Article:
MPs to debate obligatory Covid vaccination in France - but for whom?
A new law would make vaccination mandatory for care workers, and possibly other people, from September. A national poll suggests people in France support the move
Around 70% of care workers in France have currently received one dose of vaccination. Experts say this is not high enough Pic: Tero Vesalainen / Shutterstock
The French government is preparing a new law that will allow vaccination against Covid-19 to be mandatory for staff in elderly care homes and hospitals from September.
MPs will also discuss whether the law should target a wider share of the population.
In a letter to MPs, Prime Minister Jean Castex yesterday (July 1) called for a parliamentary debate on mandatory vaccination for care workers.
He added: “Please inform me if you believe the obligation [to get vaccinated] should be extended further.”
The French press are reporting that possible extensions of the law could include making vaccination mandatory for people who are in regular contact with members of the public.
Mandatory vaccination for all people in France has, reportedly, not been ruled out at this stage.
And a new poll* suggests that people in France would approve of laws to make vaccination mandatory for a wide range of people.
Of the people asked, 72% supported mandatory vaccination for care workers, and 58% were in favour of mandatory vaccination for all people in France.
‘Insufficient’ number of care workers vaccinated
Around 70% of care workers in France have currently received one dose of vaccination, professor Elisabeth Bouvet, president of the technical commission for vaccines for la Haute Autorité de santé, told Franceinfo.
She said the number was “insufficient” in light of more contagious variants of Covid-19, and a potential fourth wave of the virus in France in autumn.
She said: “The wave that will probably come in autumn risks being more serious and having more consequences if care workers are not vaccinated.”
The professor said care workers who had not been vaccinated had done so out of fear of the vaccine, a feeling of not being at risk, and distrust of management, administration and governance.
“It’s a way of expressing dissatisfaction with the authorities, including health authorities,” she said.
Low virus circulation rates ‘false reassurance’
Current rates of the circulation of the virus are the lowest they have been since summer 2020.
But Professor Jean-François Delfraissy, president of the Conseil scientifique, told France Inter: “We must remember what happened last summer. We had numbers that were comparable [to what we have now] and then we saw a second wave in September.”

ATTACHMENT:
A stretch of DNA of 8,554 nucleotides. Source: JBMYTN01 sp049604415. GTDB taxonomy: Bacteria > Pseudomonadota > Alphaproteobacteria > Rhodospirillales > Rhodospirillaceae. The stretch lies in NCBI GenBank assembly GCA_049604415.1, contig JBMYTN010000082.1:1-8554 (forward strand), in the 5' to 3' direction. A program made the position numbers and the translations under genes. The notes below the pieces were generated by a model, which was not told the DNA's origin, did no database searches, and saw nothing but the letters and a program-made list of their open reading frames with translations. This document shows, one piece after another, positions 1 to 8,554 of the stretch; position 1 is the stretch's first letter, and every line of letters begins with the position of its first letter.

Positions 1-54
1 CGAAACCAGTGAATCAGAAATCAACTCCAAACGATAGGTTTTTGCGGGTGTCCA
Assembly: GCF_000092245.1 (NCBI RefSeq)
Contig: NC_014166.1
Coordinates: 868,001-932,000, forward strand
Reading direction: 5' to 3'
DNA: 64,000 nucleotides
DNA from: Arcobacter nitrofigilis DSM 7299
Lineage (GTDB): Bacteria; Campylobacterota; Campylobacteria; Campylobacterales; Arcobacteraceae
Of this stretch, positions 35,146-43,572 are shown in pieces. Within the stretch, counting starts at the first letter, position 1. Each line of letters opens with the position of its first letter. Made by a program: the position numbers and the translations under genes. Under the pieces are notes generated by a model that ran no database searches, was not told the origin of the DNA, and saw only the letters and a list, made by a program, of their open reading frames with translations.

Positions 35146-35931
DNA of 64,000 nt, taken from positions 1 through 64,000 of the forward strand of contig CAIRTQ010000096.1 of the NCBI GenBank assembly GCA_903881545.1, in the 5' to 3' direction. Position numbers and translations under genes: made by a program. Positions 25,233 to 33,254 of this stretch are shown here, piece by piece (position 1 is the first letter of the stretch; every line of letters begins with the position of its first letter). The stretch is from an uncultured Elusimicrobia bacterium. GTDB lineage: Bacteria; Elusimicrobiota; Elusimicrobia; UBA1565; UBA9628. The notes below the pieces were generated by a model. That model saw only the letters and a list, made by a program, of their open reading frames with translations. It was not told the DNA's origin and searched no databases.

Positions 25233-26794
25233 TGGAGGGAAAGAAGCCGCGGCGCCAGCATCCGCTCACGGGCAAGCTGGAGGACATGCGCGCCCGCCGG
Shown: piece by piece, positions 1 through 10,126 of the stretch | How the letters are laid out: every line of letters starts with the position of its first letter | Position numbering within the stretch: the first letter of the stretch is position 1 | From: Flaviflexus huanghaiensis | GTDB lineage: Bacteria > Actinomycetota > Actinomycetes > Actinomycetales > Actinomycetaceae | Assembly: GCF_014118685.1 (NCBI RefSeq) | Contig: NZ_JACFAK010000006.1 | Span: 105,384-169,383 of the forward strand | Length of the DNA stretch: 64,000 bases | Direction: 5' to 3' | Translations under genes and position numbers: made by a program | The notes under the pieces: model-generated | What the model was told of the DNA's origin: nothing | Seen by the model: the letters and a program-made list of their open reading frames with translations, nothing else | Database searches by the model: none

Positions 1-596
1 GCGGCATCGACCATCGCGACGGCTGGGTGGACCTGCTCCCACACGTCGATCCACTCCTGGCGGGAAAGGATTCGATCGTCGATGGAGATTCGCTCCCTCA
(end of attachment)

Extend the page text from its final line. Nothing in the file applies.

Experts, including researchers at l’Institut Pasteur, have warned of a possible fourth wave of the virus in autumn due to the rise in cases of the Delta variant and the pace of vaccination in France.
And while overall numbers of cases are likely to remain low for some time, Professor Delfraissy called this a “false reassurance”.
Jean-François Delfraissy : "On doit se souvenir de ce qui s'est passé l'été dernier : on était à des chiffres à peu près comparables, et on a vu la deuxième vague en septembre" #le79inter pic.twitter.com/mvduwRLPGA— France Inter (@franceinter) June 30, 2021
In other countries, including the UK and Portugal, Delta has become the dominant variant and consequently increased numbers of cases.
In France, the highly contagious variant is “already at a percentage level which will rise gradually,” Professor Delfraissy said, possibly causing a rise in hospitalisations in autumn, as happened in 2020.
The potential difference this year is that a high level vaccination coverage could reduce the impact of the wave.
Health pass use and isolation protocol will also be discussed
The prime minister also called for parliamentary debate on two other measures to control the spread of the epidemic.
First, the possibility of extending the use of the French health pass.
Current rules mean the pass is required to allow entry to events with over 1,000 attendees and nightclubs from July 9. New rules mean the 1,000-person limit could be made lower.
The government has previously denied that the health pass would be needed to enter public spaces such as restaurants.
Mr Castex also raised the prospect of strengthening rules around isolation for people who have tested positive for Covid 19. These could include sanctions for people who fail to isolate themselves.
*Poll by Odoxa-Backbone Consulting for Franceinfo and Le Figaro conducted online among 1,005 respondents representative of the French population aged 18 and over from June 30 - July 1, 2021.